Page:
Sleight of Hand

Luke 14:1-6…..On one occasion when Jesus was going to the house of a leader of the Pharisees to eat a meal on the sabbath, they were watching him closely. Just then, in front of him, there was a man who had dropsy. And Jesus asked the lawyers and Pharisees, ‘Is it lawful to cure people on the sabbath, or not?’ But they were silent. So Jesus took him and healed him, and sent him away. Then he said to them, ‘If one of you has a child or an ox that has fallen into a well, will you not immediately pull it out on a sabbath day?’ And they could not reply to this.

  Jesus accepts their invitation 
 to dine
 as though he were not
 walking into the jaws of a trap.
 Ready to love
 always ready
 to eat the food of his detractors,
 metabolize their suspicion
 into compassion. 
 He knows how
 little boys who play in the streets
 lose their native joy
 at the feet of their elders.
 The guest directs their attention
 to a man crippled by
 his swollen limbs,
 as ignorant of their careful constructs
 as they are of his pain,
 and heals him.
 The magician 
 snatches their protestations
 from the air,
 and opens his hand
 where there appears a cool,
 damp rag.
 He offers it 
 like a mother
 to wipe away the crust
 of judgment 
 from around the mouths
 of their little-boy faces,
 rendering them silent.   


It was early autumn, a nip in the air.  I arrived at the soccer complex 45 minutes before my grandson’s game.  After positioning my car near the mini soccer field, I took off for a quick walk to get my exercise for the day, heading for the bike trail that lines the east side of our small town.            

It took me south past the agency on aging and a warehouse, over the railroad tracks, past the high school baseball and football fields.  Once I reach the county park and turn around to head back, I see a man approaching.  He is pulling a wagon with a child in it.  My automatic smile and greeting are ready, since I recognize him, although we aren’t friends or anything. 

But then I spy his daughter in the wagon behind him.  Four, maybe five years old, half reclined and calmly focused on something in the distance.  She is dressed in a witch’s costume, but not a black one.  This one is iridescent, dazzling.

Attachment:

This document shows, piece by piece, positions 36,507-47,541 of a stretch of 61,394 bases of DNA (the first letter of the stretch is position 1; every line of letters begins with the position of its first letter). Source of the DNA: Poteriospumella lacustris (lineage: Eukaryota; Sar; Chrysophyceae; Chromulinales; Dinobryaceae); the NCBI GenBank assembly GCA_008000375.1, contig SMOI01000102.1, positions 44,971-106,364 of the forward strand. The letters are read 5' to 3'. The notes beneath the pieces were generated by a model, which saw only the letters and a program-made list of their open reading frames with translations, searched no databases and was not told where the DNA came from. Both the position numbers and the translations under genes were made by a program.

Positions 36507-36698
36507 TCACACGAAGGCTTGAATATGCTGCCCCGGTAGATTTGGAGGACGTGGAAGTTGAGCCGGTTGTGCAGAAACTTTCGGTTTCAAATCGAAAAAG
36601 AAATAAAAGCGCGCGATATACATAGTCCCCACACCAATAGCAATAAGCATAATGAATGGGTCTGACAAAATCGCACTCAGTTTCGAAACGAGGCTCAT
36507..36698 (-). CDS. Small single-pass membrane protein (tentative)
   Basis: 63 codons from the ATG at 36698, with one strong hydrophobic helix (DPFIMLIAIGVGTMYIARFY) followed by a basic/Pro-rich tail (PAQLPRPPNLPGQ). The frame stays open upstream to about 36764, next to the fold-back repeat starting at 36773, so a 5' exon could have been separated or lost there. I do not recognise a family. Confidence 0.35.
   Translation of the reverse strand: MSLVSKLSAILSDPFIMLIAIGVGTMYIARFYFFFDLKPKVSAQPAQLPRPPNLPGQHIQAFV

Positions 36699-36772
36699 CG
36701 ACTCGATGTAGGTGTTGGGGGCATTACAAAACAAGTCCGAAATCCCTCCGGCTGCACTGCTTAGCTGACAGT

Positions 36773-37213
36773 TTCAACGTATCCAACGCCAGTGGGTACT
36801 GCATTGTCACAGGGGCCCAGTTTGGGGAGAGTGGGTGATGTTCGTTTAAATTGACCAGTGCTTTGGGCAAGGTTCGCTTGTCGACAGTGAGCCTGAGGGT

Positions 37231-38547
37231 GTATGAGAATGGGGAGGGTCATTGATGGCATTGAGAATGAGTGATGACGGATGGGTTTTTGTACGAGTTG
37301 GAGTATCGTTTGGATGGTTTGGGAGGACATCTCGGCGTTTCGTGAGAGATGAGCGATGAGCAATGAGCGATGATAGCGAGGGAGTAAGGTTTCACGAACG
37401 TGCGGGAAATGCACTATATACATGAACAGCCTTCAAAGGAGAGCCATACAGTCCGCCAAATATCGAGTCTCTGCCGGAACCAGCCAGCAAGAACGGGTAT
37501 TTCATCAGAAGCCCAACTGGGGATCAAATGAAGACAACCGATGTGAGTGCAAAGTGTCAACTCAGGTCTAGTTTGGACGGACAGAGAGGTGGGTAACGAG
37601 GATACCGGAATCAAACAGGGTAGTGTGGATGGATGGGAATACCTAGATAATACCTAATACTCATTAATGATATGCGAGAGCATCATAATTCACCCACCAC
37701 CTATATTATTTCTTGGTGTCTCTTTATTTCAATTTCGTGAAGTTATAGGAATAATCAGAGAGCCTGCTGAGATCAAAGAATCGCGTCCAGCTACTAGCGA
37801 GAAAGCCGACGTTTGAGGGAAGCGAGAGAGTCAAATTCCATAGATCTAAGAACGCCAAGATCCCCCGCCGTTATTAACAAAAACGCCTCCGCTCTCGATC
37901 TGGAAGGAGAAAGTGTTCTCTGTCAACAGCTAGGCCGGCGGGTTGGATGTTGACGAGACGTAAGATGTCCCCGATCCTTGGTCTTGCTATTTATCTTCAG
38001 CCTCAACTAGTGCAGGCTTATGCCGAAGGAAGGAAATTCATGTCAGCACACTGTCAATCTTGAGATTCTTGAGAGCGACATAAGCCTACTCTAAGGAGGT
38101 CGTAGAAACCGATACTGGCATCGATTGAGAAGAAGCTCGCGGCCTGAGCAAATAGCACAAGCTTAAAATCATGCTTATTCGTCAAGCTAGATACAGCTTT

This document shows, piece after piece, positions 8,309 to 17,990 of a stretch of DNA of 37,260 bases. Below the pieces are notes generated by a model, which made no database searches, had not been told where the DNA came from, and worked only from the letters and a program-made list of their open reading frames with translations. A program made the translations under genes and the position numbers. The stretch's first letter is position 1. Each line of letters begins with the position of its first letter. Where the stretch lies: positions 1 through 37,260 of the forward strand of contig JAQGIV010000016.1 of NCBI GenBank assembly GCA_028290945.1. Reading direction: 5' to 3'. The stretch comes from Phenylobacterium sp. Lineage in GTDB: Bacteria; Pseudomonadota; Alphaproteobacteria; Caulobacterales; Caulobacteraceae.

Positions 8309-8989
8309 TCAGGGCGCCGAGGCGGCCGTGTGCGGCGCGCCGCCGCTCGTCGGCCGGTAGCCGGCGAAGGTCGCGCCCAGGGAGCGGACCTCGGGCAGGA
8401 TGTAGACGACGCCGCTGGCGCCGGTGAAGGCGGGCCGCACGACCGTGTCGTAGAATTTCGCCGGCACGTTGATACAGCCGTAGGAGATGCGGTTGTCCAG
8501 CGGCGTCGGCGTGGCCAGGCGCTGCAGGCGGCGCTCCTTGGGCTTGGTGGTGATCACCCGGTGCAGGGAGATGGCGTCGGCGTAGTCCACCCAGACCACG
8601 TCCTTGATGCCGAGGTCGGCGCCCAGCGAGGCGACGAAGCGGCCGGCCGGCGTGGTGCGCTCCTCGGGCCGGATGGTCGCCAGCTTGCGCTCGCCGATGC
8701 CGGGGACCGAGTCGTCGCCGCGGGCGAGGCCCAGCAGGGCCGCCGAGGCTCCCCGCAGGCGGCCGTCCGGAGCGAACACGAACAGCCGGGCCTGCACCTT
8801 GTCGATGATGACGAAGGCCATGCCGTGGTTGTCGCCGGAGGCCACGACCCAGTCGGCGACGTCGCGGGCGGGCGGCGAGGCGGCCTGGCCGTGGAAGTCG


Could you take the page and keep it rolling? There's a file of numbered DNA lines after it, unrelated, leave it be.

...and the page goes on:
The encounter instantly transforms my obligatory greeting, and I offer my fondest grandma-smile, knowing and delighted.  He smiles back.        

I think of his mother Margaret, a nurse.  She embodies a higher calling, having mastered the trick of being both professional and winsome at the same time.  Each of her patients receives a tiny rubber duck perched on the tray table of their hospital room.  The tiny ducks have various costumes molded onto them: police officer, nurse, fairy, surfer dude.  A playful little gesture to bring a smile in an otherwise anxious time.  A small connection that communicates care.            

Margaret also sings to her patients if they need and want it.  Her generous, playful nature inspires me to let my own version of playfulness have free rein.  Do I dare?  Her granddaughter might not know it yet, but she is carrying on her grandmother’s legacy.  With her shiny pointed hat and shimmering dress, she is wearing her fierce self on the outside, where it shows.  Just like Margaret, who wears her love and joy naturally. 

Her daddy seemed quite content in letting her wear what she wanted for their outing.  Well, he is his mother’s son. 

He and his little witch-in-a-wagon unwittingly cast a spell on me.  She made me restless to wear my fierce, creative self on the outside, where it might not dazzle, but at least it shows.   

Winsome little witch,
may I borrow your pointed hat
to propel me up and up,
to pierce the weighty pall,
the fear
that I mistake for atmosphere?
I promise I will hold on tight. 
I will give it back
once I find my own wings
to fly above
and underneath
as I used to do
when I was small too.